Aircraft observations of the atmospheric boundary layer (ABL) over Arctic sea ice were made during nonstationary conditions of cold-air advection with a cloud edge retreating through the study region. The sea ice concentration, roughness, and ABL stratification varied in space. In the ABL heat budget, 80% of the Eulerian change in time was explained by cold-air advection and 20 % by diabatic heating. With the cloud cover and inflow potential temperature profile prescribed as a function of time, the air temperature and near-surface fluxes of heat and momentum were well simulated by the applied two-dimensional mesoscale model. Model sensitivity tests demonstrated that several factors can be active in generating unstable stratification in the ABL over the Arctic sea ice in March. In this case, the upward sensible heat flux resulted from the combined effect of clouds, leads, and cold-air advection. These three factors interacted non-linearly with each other. From the point of view of the ABL temperatures, the lead effect was far less important than the cloud effect, which shaped the temperature profiles via cloud-top radiative cooling and radiative heating of the snow surface. The steady-state simulations demonstrated that under overcast skies the evolution towards a deep, well-mixed ABL may take place through the merging of two mixed layers: one related to mostly shear-driven surface mixing and the other to buoyancy-driven top-down mixing due to cloud-top radiative cooling.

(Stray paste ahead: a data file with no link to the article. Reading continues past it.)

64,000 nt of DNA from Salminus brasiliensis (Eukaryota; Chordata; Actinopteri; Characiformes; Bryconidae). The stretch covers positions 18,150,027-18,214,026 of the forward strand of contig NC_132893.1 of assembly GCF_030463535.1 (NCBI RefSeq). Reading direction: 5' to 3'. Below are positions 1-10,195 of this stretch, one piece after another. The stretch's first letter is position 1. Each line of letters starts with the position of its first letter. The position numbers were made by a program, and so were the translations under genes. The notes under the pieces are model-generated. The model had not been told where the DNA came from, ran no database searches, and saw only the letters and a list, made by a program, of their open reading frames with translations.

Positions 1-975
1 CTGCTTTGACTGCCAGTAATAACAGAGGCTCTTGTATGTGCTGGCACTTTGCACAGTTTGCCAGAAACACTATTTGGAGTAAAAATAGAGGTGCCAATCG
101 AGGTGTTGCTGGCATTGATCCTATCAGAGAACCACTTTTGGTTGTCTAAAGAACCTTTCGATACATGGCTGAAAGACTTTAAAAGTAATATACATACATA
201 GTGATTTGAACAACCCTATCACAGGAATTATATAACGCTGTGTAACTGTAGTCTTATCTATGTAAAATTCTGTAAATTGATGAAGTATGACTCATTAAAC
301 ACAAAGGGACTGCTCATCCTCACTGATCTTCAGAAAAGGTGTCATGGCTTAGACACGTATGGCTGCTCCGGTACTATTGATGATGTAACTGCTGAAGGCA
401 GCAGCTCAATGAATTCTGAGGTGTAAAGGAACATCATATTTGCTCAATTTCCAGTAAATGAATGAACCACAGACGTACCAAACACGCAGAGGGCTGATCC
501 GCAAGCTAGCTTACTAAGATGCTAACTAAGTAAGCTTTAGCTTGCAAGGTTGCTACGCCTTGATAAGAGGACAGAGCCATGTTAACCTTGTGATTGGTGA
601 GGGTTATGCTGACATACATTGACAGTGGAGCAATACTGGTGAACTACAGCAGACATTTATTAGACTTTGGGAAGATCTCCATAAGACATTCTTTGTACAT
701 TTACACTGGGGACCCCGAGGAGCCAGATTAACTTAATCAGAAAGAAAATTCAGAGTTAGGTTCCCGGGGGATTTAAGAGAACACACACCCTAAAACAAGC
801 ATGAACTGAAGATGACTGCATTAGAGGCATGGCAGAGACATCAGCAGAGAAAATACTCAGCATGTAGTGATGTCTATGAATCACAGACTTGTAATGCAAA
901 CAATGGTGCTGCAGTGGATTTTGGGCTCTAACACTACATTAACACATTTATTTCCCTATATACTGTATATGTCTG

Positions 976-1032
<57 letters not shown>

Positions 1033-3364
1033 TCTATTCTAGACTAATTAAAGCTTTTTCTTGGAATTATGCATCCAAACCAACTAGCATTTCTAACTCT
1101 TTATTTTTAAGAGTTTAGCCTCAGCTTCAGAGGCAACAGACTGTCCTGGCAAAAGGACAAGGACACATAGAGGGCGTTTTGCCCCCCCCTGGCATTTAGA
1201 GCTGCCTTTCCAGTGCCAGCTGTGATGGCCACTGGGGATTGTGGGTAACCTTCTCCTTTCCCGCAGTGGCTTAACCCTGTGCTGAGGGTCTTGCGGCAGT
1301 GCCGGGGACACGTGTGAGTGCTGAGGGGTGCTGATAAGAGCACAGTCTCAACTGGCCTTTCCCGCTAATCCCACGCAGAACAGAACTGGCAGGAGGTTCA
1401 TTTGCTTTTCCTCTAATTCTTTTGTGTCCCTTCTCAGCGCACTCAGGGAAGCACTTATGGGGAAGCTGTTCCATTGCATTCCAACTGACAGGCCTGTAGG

Helmholtz Research Programs > MARCOPOLI (2004-2008) > POL1-Processes and interactions in the polar climate system